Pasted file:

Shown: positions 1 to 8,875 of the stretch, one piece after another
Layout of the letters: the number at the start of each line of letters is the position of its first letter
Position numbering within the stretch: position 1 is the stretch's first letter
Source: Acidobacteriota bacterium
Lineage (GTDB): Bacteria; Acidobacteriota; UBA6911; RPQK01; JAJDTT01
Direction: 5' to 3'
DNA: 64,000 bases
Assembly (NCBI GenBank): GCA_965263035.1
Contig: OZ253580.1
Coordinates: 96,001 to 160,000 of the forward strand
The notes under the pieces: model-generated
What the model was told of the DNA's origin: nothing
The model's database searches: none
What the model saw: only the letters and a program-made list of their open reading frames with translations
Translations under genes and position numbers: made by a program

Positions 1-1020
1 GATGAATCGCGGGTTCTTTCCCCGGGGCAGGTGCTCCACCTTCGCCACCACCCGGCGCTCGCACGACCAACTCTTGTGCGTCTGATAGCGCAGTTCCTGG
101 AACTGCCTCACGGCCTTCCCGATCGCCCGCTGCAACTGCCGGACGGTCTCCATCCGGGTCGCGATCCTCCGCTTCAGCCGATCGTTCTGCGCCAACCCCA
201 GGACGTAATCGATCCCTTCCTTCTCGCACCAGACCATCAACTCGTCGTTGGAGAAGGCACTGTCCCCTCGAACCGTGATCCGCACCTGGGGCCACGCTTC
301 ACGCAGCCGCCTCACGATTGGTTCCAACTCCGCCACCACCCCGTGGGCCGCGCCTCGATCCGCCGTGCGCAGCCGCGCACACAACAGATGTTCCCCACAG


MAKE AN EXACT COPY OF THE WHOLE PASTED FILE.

Shown: positions 1 to 8,875 of the stretch, one piece after another
Layout of the letters: the number at the start of each line of letters is the position of its first letter
Position numbering within the stretch: position 1 is the stretch's first letter
Source: Acidobacteriota bacterium
Lineage (GTDB): Bacteria; Acidobacteriota; UBA6911; RPQK01; JAJDTT01
Direction: 5' to 3'
DNA: 64,000 bases
Assembly (NCBI GenBank): GCA_965263035.1
Contig: OZ253580.1
Coordinates: 96,001 to 160,000 of the forward strand
The notes under the pieces: model-generated
What the model was told of the DNA's origin: nothing
The model's database searches: none
What the model saw: only the letters and a program-made list of their open reading frames with translations
Translations under genes and position numbers: made by a program

Positions 1-1020
1 GATGAATCGCGGGTTCTTTCCCCGGGGCAGGTGCTCCACCTTCGCCACCACCCGGCGCTCGCACGACCAACTCTTGTGCGTCTGATAGCGCAGTTCCTGG
101 AACTGCCTCACGGCCTTCCCGATCGCCCGCTGCAACTGCCGGACGGTCTCCATCCGGGTCGCGATCCTCCGCTTCAGCCGATCGTTCTGCGCCAACCCCA
201 GGACGTAATCGATCCCTTCCTTCTCGCACCAGACCATCAACTCGTCGTTGGAGAAGGCACTGTCCCCTCGAACCGTGATCCGCACCTGGGGCCACGCTTC
301 ACGCAGCCGCCTCACGATTGGTTCCAACTCCGCCACCACCCCGTGGGCCGCGCCTCGATCCGCCGTGCGCAGCCGCGCACACAACAGATGTTCCCCACAG